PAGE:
Exercising your dog at home
You may be wondering how you are going to be able to exercise your dog if you are unable to leave your home. There are many ways that you can keep your pet active whilst at home and keeping them mentally exercised will help to balance this.
There’s no substitute for getting out in the fresh air and walking your dog. Whether you take your dog out around your neighbourhood, walk them to the nearest park, or find a totally new place to explore on foot – walking them everyday will provide them with an all-round workout.
However, there will be times when you just can’t get out. With ongoing uncertainty around COVID-19 (Coronavirus), and with many of us unable to leave our home, knowing how to keep your dog fit at home could really help keep them healthy and happy. Keeping your dog in the house or garden for a long period of time, without being able to explore new places, interact with other animals or put their senses to good use, will impact both their physical health and mental wellbeing.
As with any exercise, the amount and type of activity will vary according to the age, breed and general health of your pet. If you’re unsure, please contact your vet.
Here are a range of ideas for how you can maintain their fitness at home:
- Focus on agility by creating your own obstacle course:
This clearly depends on the space you have available, however creating something for your dog to jump over, run through or skip around is a fun way to introduce exercise at home – either indoors or in the garden. You don’t have to have professional equipment, using soft items such as cushions can provide them with a low-risk obstacle.
- Play hide and seek:
Tell your dog to stay in a room, go and hide and then call them. They’ll use a range of their senses trying to find you – plus providing additional joy when they do. Just don’t get overly excited and give away your hiding place too soon…
- Playing games to earn rewards:
By hiding their treats around the house, you can make them earn their reward – not only allowing them to exercise but keeping them mentally active in the process. There are also a range of interactive toys available which will stimulate both their mind and body.
- Try and teach your dog something new:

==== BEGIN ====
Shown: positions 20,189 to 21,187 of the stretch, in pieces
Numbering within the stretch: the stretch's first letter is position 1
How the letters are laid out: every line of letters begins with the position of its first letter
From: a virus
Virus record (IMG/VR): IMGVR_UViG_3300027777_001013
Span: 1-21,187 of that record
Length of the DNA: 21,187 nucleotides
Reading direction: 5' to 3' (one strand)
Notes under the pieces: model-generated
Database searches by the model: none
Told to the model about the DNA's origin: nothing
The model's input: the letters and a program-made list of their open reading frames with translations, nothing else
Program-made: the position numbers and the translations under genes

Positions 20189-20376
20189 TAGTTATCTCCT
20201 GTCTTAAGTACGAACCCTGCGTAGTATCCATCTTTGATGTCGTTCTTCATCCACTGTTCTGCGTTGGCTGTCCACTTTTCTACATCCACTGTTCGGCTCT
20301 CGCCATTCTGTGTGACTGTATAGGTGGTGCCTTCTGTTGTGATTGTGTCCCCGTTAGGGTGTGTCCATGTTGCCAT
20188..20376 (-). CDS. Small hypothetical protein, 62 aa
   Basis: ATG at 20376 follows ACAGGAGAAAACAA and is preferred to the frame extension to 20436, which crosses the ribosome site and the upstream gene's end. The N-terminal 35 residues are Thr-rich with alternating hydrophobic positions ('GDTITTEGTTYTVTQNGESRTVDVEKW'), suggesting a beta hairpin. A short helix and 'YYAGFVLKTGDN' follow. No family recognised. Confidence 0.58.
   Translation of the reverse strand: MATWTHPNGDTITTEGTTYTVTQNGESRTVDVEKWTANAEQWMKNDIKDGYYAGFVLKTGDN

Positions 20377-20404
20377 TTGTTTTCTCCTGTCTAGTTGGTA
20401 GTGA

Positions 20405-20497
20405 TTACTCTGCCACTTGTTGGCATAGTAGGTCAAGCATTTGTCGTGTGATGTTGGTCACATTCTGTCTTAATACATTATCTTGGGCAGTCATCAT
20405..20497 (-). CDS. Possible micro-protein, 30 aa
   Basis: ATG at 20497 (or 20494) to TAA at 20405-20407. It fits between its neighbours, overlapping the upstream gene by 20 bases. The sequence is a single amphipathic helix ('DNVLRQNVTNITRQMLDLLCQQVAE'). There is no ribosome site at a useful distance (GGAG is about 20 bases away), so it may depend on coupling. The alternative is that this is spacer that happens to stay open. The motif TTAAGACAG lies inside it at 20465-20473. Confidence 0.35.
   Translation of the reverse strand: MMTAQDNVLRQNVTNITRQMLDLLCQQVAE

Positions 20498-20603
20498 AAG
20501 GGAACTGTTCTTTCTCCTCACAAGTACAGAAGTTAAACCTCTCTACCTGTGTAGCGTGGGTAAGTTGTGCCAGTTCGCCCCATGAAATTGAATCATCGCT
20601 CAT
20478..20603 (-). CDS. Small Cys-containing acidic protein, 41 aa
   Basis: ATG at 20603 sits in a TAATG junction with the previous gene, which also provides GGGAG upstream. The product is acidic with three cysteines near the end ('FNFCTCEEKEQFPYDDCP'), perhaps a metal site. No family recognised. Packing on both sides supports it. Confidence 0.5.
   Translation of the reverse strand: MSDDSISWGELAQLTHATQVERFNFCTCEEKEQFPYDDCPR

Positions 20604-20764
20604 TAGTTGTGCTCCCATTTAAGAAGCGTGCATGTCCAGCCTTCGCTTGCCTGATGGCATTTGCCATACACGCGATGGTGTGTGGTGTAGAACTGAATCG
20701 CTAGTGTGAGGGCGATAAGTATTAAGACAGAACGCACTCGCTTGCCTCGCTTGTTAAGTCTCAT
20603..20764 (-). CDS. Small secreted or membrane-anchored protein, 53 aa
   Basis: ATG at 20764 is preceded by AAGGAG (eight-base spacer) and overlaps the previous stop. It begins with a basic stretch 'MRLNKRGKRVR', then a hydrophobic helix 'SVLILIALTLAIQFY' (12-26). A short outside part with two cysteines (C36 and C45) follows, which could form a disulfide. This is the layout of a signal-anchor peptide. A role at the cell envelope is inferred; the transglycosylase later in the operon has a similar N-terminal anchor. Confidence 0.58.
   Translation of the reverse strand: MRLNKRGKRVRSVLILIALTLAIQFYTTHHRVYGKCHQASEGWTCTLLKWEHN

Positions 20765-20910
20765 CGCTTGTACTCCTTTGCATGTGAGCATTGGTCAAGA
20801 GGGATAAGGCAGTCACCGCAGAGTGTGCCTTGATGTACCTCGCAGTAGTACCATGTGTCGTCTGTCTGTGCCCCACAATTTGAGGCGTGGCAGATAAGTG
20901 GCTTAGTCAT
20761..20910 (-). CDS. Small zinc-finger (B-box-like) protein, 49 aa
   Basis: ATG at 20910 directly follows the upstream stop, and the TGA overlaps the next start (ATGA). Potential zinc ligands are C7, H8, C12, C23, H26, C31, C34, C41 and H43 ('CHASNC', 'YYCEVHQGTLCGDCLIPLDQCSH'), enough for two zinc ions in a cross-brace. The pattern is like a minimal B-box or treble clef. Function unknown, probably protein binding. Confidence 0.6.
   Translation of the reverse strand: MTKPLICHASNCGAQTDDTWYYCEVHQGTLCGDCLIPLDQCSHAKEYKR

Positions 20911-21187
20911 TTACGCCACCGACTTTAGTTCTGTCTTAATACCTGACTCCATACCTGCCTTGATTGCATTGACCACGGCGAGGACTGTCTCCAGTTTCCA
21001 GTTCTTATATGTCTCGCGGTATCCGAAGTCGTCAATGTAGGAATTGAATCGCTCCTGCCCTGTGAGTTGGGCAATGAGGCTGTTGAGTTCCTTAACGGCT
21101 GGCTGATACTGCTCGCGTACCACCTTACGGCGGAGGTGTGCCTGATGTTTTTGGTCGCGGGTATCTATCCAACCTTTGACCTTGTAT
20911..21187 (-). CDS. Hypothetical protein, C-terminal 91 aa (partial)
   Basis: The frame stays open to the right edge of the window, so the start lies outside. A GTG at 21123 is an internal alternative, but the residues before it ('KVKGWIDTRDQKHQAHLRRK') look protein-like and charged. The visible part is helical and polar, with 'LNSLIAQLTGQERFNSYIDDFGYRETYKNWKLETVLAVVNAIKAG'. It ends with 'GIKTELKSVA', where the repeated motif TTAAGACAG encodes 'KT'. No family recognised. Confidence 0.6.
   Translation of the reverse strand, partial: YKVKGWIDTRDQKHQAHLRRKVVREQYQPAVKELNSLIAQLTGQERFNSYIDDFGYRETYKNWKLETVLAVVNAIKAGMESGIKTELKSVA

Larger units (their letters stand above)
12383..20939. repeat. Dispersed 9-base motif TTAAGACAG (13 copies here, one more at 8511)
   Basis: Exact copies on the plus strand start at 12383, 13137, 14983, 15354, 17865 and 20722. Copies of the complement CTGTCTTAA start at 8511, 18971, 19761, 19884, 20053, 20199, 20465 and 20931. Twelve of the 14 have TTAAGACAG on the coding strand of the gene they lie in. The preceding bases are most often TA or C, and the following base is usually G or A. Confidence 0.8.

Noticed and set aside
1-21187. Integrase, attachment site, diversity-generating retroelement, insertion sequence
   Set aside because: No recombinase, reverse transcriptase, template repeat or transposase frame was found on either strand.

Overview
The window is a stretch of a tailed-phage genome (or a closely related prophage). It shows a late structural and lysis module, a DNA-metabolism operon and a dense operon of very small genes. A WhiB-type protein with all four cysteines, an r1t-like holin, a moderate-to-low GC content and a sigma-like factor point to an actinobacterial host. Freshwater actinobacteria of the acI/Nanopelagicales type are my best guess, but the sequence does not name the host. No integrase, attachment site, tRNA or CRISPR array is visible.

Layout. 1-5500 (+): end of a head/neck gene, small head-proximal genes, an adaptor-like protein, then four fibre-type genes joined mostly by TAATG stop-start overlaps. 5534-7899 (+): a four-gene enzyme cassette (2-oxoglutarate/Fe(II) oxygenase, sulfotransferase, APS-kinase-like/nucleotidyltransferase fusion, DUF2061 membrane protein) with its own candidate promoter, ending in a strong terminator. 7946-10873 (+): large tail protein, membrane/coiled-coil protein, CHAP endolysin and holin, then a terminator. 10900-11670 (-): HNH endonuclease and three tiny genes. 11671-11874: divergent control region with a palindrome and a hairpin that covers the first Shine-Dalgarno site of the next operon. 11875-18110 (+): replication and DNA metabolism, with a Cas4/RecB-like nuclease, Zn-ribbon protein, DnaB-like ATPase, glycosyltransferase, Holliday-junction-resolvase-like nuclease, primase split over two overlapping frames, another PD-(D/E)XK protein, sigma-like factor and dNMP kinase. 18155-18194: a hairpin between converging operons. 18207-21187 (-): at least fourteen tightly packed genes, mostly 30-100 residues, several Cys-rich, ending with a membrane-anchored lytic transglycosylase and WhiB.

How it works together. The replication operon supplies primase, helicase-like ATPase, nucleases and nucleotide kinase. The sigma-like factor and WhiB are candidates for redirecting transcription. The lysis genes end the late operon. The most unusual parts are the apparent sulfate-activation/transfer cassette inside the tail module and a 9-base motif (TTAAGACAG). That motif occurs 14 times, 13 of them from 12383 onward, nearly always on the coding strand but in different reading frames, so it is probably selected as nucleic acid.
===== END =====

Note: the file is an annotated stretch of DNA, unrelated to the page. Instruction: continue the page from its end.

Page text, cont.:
If you never have the time to try and teach your dog a new trick or an activity – now might be the ideal time. Just remember to not overly-reward the activity, otherwise you’ll defeat the object. You could use a proportion of their daily food allowance for treats.
- Get some new toys:
There’s lots of research that suggests that dogs love new toys. If they’re bored with the old ones, why not put them away and give them something new to play with. By rotating which toys they have available – it will maintain their interest and keep them active.
- Play fetch:
Do you have the space to play fetch with your dog? If you can find a space to throw a ball or toy, your dog will love to return it… or maybe now is the time to try and train them to return it? Maybe down your hallway or from inside the house to out?
Rewarding behaviour is a good way of encouraging your dog to participate in activities. However, overfeeding your pet could result in obesity – which can result in greater stress on bones, heart, lungs and other organs. With a period of isolation now ongoing, controlling your dog’s calorie intake may become even more important. Reducing after-dinner scraps and reducing treats in-between mealtimes will help. You can find out more by reviewing our guidance on obesity in dogs.
If you have any concerns about your pet’s health, please call your local practice. Please ensure you call us or read our latest guidelines in case of an emergency.